Finitely presented finite subgroups of a finitely presented infinite group in GAP?

I am trying to work with infinite Coxeter groups in GAP. An example of such a group would be $$\langle a, b, c | a^2, b^2, c^2, (ab)^4, (ac)^2, (bc)^4\rangle$$ which can be used to describe the 2D (Euclidean) square lattice. The group is infinite but the subgroups generated by any pair of generators are finite. These subgroups then have a straightforward finite presentation inherited from the presentation of the full group, e.g. $$\langle a, b | a^2, b^2, (ab)^4\rangle$$ (this is just $$D_8$$).

I can define the first group in GAP as

F := FreeGroup(3);
G := F / [F.1^2, F.2^2, F.3^2, (F.1*F.2)^4, (F.1*F.3)^2, (F.2*F.3)^4];


and the subgroup generated by the first two generators as

H := Subgroup(G,[G.1,G.2]);

but this returns

Group([ f1, f2 ])

so GAP does not seem to store $$H$$ as a finitely presented group. Whenever I ask GAP to do anything with $$H$$ (find the size, return a specific coset etc) GAP attempts to do this by (as far as I can tell) trying to compute the full coset table for $$G$$ with $$H$$ as a subgroup, which unsurprisingly fails because there are infinitely many cosets of $$H$$ in $$G$$. There is a section in the GAP documentation titled "New Presentations and Presentations for Subgroups" which suggests using the IsomorphismFpGroup function to solve this problem, but this also seems to fail when $$G$$ is infinite because

iso := IsomorphismFpGroup(H);

returns

Error, the coset enumeration has defined more than 4096000 cosets.

If I instead just independently define these subgroups as finitely presented groups with the relevant generators and relations then GAP handles all the size calculations etc perfectly well, but I can no longer calculate cosets of these groups using the other elements of $$G$$ (which I ultimately want to do).

Is there a better way to work with subgroups of this type, or is this just not something GAP is designed to do?

• Coxeter groups are really special; is it true that you'll always want to work with parabolic subgroups (i.e., subgroups generated by a subset of the standard Coxeter generators)? I wonder if Sage might be better suited? doc.sagemath.org/html/en/reference/categories/sage/categories/…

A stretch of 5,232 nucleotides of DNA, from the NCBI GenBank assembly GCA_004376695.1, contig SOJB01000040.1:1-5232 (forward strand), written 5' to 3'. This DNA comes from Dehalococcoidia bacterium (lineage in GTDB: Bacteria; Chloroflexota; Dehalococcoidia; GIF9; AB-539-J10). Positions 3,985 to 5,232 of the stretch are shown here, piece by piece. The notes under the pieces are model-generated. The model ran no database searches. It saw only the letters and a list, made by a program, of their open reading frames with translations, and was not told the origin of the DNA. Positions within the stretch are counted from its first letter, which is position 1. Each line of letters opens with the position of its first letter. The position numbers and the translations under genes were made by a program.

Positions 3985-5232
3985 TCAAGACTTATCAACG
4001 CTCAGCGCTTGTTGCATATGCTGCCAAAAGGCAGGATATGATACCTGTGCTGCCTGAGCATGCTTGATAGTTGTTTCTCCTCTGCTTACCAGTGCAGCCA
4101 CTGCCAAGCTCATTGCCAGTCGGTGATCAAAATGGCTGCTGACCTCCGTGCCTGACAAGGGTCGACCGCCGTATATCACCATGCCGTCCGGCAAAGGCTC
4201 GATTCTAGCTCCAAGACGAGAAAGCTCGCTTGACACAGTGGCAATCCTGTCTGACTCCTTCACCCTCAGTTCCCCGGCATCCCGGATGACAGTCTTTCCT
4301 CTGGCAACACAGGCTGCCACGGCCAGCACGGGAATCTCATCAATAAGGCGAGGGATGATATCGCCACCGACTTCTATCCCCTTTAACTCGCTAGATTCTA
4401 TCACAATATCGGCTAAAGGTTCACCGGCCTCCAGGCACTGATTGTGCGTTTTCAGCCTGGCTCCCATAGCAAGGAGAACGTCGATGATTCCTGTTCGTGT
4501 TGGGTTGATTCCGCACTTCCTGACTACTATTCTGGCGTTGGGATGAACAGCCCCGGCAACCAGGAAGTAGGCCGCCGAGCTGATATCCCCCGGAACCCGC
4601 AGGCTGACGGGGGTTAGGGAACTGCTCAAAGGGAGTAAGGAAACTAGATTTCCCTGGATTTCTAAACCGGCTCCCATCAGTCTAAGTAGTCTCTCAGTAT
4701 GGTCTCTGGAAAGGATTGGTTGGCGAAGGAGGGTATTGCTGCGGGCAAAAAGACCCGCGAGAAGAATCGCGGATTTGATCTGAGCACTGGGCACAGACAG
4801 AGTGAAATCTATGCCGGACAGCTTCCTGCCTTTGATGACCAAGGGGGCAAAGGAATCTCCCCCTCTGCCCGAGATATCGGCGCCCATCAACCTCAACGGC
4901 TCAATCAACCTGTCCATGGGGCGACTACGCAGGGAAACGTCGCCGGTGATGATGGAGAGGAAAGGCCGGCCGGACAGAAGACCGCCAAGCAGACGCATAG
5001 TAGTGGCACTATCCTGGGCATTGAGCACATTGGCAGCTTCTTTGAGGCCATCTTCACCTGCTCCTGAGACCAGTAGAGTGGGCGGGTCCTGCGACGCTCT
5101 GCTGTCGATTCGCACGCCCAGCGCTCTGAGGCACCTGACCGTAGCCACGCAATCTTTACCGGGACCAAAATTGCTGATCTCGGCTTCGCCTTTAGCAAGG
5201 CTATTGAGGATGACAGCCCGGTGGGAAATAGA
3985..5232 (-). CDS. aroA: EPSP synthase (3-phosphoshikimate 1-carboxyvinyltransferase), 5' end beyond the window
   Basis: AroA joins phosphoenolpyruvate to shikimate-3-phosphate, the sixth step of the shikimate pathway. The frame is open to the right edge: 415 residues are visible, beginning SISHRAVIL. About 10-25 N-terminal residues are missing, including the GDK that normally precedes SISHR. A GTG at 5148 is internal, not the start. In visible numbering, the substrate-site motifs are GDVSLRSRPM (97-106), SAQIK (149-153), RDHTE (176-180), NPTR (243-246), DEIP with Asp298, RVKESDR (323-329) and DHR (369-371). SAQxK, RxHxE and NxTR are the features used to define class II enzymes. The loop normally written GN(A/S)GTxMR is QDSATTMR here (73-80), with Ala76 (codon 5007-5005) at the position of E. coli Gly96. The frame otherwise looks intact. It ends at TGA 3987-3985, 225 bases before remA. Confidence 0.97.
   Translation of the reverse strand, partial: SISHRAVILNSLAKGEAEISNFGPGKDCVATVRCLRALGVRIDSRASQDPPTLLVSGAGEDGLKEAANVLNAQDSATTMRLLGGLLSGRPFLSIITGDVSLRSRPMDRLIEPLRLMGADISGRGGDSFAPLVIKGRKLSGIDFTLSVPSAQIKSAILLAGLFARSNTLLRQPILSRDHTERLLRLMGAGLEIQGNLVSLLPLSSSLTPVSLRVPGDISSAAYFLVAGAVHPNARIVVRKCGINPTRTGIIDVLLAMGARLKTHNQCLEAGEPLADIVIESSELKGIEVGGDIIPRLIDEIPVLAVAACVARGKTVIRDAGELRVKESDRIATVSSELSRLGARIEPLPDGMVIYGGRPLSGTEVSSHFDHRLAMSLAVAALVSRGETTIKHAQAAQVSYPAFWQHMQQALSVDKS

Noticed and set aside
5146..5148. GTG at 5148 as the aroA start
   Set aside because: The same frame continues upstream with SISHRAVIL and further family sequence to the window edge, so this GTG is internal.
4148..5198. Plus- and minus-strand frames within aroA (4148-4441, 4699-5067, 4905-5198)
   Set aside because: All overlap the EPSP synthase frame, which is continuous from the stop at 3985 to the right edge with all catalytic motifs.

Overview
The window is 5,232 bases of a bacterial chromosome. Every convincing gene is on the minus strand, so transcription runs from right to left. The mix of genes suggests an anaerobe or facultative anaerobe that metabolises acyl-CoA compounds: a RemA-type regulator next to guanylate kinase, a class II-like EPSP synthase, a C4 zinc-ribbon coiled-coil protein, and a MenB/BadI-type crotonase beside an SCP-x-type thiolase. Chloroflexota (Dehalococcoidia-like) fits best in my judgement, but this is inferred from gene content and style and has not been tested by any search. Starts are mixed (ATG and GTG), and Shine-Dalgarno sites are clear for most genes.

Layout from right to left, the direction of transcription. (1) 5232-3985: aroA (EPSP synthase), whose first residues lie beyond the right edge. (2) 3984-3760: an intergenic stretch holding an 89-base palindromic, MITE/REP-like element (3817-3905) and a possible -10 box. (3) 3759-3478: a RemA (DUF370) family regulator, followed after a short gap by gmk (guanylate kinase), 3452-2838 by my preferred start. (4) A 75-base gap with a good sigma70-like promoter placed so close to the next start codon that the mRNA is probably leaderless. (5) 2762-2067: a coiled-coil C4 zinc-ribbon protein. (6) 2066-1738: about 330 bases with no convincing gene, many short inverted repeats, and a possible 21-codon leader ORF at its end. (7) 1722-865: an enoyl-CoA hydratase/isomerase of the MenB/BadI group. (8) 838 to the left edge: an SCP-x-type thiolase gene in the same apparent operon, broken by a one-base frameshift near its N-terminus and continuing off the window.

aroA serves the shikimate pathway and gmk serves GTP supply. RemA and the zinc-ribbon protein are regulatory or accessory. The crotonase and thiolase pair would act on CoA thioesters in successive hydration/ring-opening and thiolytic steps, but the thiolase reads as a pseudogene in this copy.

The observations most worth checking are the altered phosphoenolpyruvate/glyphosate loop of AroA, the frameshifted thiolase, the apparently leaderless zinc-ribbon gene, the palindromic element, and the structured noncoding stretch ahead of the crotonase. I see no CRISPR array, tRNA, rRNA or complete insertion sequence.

– JBL
Commented Apr 23, 2023 at 1:07
• @JBL Yes, I only need these subgroups and cosets of these subgroups. I am actually using Sage already, but as I understand it the group theory functions in Sage are essentially just wrappers which call the equivalent functions in GAP. I think the resolution to my problem is to do as I described in my comment to ahulpke below; essentially impose periodic boundary conditions on the manifold described by the group and so make the group finite. There is a method to do this for hyperbolic manifolds described in section 3.1.5 of arxiv.org/abs/1802.01520 Commented Apr 24, 2023 at 3:56
• Ok. You might also try explicitly constructing your group using a Coxeter group constructor, to take advantage of all the special machinery that exists (both in the world and implemented in GAP/Sage) for them.
– JBL
Commented Apr 24, 2023 at 12:12
• It seems like the Coxeter group classes in Sage/GAP do not allow for creation of general Coxeter groups via a presentation and instead you have to give the name of the group to the CoxeterGroup() function and hope that the group you want is implemented. As far as I can tell, infinite hyperbolic Coxeter groups are not. Commented Apr 25, 2023 at 2:43
• I'm not expert in this (I only occasionally work with Coxeter groups that are not finite or affine) so I'm sorry if I'm wasting your time, but I think you should be able to input an arbitrary Coxeter matrix. For example, when I evaluate CoxeterGroup([[1,3,3,3],[3,1,3,3],[3,3,1,3],[3,3,3,1]]) on Sage it happily tells me that I have given it a rank-4 Coxeter group, and lets me manipulate the group and its elements in various ways.
– JBL
Commented Apr 26, 2023 at 0:16

There isn't really a machanism to deal easily with this particular situation. Part of the reason is that in general the relators in a subset of generators do not yield a presentation for the subgroup generated by these elements (e.g. consider $$\langle a,b\rangle\le \langle a,b,c\mid a=c,b=c\rangle$$).

What you can do in your example is to force element normal form:

SetReducedMultiplication(G);


Then operations which are element based will succeed, e.g. Elements(H);, and one could probably get eleemnt lists for cosets.

What would you ultimately like to compute from $$H$$?

• Interestingly, Elements(H); works for this example even without SetReducedMultiplication(G);, and Size(H); then also succeeds as long as it is called after Elements(H);. Unfortunately this does not seem to work in general and fails when taking subgroups of e.g. the Coxeter group describing the order-5 tesseractic honeycomb. I am ultimately trying to embed a certain graph onto part of a hyperbolic tessellation and Coxeter groups seem to be the most natural tool to accomplish this. Commented Apr 18, 2023 at 8:25
• In theory I could add extra relations to the presentation of G to impose periodic boundary conditions on the tessellation and make G finite as well as H. The problem is that, becuase the manifolds I want to work with are hyperbolic, I would need to keep adding new relations to the presentation as I enlarge the manifold because the genus of the manifold will also be growing, and I am not sure how to identify what these relations should be. Commented Apr 18, 2023 at 8:28